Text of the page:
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Everyone knows who Jane Fonda is. She is one of the most complex, lauded, notorious actresses, artists, activists, and businesswomen of her generation. Known equally for her hell-raiser days during the Vietnam War era as she is for the juggernaut of her fitness empire and her Oscar-winning acting career (she was named Best Actress for Klute and Coming Home), Fonda is a pop culture figure who still inspires divisive reactions despite being largely absent from Hollywood in the past 20 years. When I announced to my friends, colleagues, and family that I would be interviewing Fonda, there was a predictable flurry of wildly mixed responses, ranging from “what an honor – she is an icon” to, well, less flattering things that don’t dignify being cyber-printed. This indicates to me that Fonda, who celebrated her 73rd birthday in December, is one of those rare Hollywood personalities who will always cause a degree of controversy with each new project. She always inspires passionate responses from those who know even a little about her life. And this is one of the signs of a truly great artist, at least in my estimation.


I was already extremely familiar with Fonda’s work as an actress, but going deeper into her expansive film cannon as I researched her acting career to prepare for this piece, I was struck at the extraordinary determination that colored Fonda’s acting performances. Onscreen, I found a ravenous hunger for perfection frequently resulting in sublimely brusque acting turns, such as her beautifully-modulated, Emmy-winning turn in The Dollmaker (1984), the electric activism and prescience of The China Syndrome (1979), and the poignant, plaintive social justice of Stanley & Iris (1989). Fonda’s striking commitment to melding activism with her screen career has always been a draw, but it is her knack for syncing her own firebrand persona with an array of feminist characters that has best harnessed her focused, unique talents throughout a staggering career. Her creations include a range of diverse women, from sexpots, indigent mothers, and hookers, to working class saints, army wives, depressed daughters, and newscasters. Every character in her filmography bears this signature stamp and each is a virtual lesson in screen acting alchemy.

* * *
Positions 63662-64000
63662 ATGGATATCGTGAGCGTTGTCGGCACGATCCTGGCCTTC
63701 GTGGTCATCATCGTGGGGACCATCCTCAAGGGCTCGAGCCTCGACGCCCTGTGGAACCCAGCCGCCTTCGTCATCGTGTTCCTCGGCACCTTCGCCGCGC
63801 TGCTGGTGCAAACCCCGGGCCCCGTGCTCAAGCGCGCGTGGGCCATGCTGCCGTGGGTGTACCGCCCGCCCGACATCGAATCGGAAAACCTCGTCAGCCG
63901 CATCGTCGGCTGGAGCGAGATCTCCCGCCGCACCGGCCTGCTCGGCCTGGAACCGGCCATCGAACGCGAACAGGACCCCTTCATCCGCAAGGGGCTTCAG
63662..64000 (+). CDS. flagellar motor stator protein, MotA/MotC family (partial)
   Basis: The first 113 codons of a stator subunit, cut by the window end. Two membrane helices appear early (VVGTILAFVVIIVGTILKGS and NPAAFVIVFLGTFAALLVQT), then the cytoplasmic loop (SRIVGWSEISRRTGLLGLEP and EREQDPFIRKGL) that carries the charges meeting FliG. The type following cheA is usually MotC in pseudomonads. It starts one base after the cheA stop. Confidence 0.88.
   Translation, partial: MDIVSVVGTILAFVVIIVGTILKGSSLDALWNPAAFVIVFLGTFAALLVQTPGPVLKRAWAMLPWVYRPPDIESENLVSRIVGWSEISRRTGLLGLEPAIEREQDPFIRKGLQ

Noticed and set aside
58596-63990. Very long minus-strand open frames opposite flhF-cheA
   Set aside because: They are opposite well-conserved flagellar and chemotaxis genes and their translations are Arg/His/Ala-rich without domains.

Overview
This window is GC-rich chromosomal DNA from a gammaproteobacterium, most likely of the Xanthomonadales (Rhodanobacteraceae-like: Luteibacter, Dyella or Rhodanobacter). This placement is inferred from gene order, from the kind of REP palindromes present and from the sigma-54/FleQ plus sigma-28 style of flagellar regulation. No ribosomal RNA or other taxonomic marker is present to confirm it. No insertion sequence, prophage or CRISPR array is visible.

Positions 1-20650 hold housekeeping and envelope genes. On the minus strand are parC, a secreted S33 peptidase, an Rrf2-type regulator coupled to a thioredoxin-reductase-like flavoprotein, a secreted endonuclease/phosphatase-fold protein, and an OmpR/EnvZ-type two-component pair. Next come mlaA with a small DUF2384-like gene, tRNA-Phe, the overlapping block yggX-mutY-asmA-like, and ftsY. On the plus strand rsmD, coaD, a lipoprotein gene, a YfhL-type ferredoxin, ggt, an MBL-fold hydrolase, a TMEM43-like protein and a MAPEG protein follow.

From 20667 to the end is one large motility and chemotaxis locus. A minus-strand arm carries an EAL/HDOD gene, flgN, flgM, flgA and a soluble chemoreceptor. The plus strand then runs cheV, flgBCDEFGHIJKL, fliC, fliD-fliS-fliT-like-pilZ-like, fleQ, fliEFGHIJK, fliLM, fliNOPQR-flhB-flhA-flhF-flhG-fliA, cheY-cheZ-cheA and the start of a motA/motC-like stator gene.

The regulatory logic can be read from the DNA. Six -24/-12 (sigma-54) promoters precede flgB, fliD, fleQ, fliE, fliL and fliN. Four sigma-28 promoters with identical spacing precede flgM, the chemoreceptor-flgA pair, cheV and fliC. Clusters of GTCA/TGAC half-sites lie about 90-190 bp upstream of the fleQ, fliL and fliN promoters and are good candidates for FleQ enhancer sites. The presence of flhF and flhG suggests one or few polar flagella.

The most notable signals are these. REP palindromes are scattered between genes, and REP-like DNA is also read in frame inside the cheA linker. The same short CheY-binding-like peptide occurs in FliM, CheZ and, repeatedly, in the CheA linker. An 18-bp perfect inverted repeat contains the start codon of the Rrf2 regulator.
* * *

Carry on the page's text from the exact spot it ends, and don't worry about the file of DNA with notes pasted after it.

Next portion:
cover art

Jane Fonda: Prime Time - Fit & Strong

(Lions Gate)

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Jane Fonda: Prime Time - Walkout

(Lions Gate)

By the 1980s, Fonda could be found brilliantly engaging the comedic milieu along with a charismatic pair of co-stars – Lily Tomlin and Dolly Parton –  for Nine to Five, a film which ingeniously fused comedy with gender politics. Fonda and Co. brought a sorely needed awareness, a feminist consciousness, to the masses in a bold, inspiring, and successful way that people connected with and embraced, rather than viewing it as some sort of threat. Fonda has keenly used her enormous celebrity to foster essential humanitarian efforts worldwide after building a financial empire out of workout videos in the early 1980s, and though by the 1990s she had officially retired from film acting, the actress enjoyed a comedic comeback opposite Jennifer Lopez in 2005’s Monster-in-Law,  following that film’s cool reception with a solid, warm turn in the much-ballyhooed Lindsay Lohan vehicle Georgia Rules (2007). She has returned to acting once again, and was recently directed in Peace, Love, and Misunderstanding by Bruce Beresford, opposite Catherine Keener, and will soon appear for Stéphane Robelin in Et si on vivait tous ensemble? with Geraldine Chaplin and Daniel Brühl.  Yes, she speaks French.